Neighborhoods Lose Interest in Recycling

Houston's lack of interest in recycling is getting national attention. The New York Times recently reported Houston's participation rate is the lowest of the nation's 30 largest cities. Now comes news that participation in 43 Houston neighborhoods is so low the City Solid Waste Department has told residents to get with the program or lose it.

Spokeswoman Marina Joseph says they can't keep sending recycling trucks to areas where only a few households are taking part.

"With the price of gas, it doesn't make sense for us to go down the streets and there's nothing down there. What we're supposed to do, we want to be fiscally responsible with the taxpayers' dollars."

Joseph says those 43 neighborhoods have till the end of the year to bring their participation rates above ten percent. Robin Blut of Keep Houston Beautiful says the City should use financial incentives to encourage recycling. She suggests a garbage fee that goes down if people recycle and send less trash to the landfill.

"And if they're paying a fee based on the amount of garbage they're generating, and then they don't pay a fee for recycling, then they would be really really encouraged to recycle. Because then that service would be free, and they would be paying for the garbage that they threw away."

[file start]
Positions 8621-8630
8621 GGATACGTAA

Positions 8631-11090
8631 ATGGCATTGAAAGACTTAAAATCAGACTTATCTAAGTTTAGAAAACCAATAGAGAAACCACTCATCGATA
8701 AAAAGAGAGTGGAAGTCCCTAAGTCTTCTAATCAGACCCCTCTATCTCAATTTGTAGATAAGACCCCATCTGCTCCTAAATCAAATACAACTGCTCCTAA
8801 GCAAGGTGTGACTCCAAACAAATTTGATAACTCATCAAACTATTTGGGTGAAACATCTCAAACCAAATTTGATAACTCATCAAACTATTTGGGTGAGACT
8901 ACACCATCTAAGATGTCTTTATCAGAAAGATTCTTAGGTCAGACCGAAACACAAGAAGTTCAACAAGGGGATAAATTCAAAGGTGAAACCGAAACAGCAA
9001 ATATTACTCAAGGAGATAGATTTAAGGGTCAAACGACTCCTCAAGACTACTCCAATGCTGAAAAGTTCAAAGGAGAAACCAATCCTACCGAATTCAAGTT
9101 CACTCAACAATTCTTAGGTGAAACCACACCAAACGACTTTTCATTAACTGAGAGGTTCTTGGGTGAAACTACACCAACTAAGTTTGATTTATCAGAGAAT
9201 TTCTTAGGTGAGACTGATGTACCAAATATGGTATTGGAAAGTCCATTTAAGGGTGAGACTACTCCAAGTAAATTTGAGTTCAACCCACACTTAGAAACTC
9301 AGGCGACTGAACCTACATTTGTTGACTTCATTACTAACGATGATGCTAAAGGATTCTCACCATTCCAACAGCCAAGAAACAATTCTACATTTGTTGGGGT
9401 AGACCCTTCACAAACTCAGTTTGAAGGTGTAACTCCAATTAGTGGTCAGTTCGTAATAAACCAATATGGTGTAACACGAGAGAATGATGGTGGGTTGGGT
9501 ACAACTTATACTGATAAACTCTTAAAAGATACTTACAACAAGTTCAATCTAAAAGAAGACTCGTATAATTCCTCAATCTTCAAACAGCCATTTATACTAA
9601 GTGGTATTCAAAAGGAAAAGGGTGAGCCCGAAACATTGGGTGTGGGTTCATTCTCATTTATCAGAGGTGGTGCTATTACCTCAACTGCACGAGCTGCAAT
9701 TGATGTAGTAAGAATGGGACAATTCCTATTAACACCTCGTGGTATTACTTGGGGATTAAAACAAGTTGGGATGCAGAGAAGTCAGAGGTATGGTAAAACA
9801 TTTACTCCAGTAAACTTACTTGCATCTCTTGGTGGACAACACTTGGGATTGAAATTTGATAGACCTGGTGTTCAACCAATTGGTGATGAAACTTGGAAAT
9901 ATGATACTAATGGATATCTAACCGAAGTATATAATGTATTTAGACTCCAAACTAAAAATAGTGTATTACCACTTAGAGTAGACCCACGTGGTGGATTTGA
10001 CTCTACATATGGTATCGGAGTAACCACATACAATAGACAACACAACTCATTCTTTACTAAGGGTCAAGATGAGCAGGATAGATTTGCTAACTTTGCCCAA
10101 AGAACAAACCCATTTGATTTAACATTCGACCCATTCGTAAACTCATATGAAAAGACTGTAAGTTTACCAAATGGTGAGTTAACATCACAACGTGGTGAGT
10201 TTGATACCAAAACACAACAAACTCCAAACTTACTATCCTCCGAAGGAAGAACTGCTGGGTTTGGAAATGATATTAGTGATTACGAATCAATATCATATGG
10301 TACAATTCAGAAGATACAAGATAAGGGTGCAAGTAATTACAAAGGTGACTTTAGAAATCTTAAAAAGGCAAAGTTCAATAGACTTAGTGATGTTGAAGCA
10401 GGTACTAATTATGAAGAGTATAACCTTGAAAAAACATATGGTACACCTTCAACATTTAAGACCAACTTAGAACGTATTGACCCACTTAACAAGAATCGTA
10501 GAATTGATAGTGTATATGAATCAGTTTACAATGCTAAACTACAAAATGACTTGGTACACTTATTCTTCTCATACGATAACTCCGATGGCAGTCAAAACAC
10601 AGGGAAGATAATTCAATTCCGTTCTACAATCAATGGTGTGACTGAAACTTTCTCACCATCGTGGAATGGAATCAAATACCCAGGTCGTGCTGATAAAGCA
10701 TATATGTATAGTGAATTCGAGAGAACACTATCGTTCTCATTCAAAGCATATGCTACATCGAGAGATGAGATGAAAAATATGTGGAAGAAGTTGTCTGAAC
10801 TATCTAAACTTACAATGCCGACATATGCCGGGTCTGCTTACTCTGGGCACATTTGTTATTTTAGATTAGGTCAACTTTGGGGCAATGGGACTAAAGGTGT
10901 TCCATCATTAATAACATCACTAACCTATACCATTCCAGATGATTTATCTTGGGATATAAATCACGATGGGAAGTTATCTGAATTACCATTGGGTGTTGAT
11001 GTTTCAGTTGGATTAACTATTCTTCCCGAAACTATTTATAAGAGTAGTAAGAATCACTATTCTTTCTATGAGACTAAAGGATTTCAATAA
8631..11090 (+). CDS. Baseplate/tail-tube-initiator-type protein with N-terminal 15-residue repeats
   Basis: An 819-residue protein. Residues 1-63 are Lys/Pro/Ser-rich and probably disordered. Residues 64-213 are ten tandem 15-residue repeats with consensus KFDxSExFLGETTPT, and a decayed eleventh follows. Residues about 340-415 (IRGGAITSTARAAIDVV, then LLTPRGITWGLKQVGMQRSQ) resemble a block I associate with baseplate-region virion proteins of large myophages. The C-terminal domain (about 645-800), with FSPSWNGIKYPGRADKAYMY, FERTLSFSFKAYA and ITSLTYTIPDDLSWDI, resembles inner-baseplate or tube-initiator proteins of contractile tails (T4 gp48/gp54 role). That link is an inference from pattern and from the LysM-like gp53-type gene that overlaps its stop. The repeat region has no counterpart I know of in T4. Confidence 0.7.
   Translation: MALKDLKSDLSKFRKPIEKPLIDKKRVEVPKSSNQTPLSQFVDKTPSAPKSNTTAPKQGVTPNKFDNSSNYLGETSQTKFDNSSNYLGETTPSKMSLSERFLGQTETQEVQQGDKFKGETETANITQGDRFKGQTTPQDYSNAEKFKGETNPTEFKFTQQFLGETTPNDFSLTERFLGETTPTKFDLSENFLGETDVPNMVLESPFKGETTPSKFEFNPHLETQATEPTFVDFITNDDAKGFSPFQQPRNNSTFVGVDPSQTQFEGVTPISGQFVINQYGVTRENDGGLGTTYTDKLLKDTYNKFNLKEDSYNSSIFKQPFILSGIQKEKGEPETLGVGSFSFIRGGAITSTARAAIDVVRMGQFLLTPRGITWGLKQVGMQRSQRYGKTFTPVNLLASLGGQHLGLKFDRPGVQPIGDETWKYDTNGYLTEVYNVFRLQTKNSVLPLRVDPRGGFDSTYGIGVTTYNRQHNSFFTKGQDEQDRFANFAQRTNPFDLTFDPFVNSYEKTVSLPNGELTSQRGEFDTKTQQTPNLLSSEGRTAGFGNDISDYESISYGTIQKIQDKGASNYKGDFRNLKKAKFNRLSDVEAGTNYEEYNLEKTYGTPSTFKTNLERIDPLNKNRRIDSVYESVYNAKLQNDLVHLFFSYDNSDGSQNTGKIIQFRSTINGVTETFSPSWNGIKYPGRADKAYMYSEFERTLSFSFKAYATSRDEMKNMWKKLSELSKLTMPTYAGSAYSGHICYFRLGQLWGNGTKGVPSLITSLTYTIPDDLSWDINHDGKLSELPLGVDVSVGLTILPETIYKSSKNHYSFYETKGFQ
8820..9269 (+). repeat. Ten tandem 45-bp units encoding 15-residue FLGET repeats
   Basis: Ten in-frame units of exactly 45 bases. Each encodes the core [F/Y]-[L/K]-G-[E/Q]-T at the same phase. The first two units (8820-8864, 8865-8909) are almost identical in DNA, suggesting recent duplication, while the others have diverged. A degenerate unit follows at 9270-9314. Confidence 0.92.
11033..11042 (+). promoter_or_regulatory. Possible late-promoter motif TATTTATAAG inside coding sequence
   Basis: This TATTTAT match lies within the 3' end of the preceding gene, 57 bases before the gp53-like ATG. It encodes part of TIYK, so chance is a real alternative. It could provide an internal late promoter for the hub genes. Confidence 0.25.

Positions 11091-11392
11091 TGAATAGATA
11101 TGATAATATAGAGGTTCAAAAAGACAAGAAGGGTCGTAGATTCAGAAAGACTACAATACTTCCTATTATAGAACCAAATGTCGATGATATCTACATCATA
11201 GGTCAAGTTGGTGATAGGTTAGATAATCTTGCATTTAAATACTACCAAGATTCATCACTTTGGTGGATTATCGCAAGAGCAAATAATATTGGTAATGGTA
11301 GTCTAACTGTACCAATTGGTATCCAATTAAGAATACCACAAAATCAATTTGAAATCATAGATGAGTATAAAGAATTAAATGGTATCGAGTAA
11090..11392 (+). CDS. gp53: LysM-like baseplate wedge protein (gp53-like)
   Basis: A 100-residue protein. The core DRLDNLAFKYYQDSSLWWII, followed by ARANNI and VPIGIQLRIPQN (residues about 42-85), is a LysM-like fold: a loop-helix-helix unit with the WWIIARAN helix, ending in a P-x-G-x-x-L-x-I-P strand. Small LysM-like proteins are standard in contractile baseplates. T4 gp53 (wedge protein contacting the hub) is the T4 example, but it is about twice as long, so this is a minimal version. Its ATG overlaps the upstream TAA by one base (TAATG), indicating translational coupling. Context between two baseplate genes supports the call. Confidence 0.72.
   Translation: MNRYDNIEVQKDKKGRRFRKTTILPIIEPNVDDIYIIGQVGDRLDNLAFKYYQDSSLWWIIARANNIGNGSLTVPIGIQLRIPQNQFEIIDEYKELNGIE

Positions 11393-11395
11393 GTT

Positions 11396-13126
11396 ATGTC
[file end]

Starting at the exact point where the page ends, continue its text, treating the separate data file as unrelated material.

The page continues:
Marina Joseph at Solid Waste says the City is doing everything it can to educate the public about the benefits of recycling. The city offers curbside recycling to about 160 thousand households, which is only 40 percent of Houstonians who get city trash service. The rest are businesses and people who live in areas that have a private trash service.

Jim Bell, KUHF, Houston Public Radio News.

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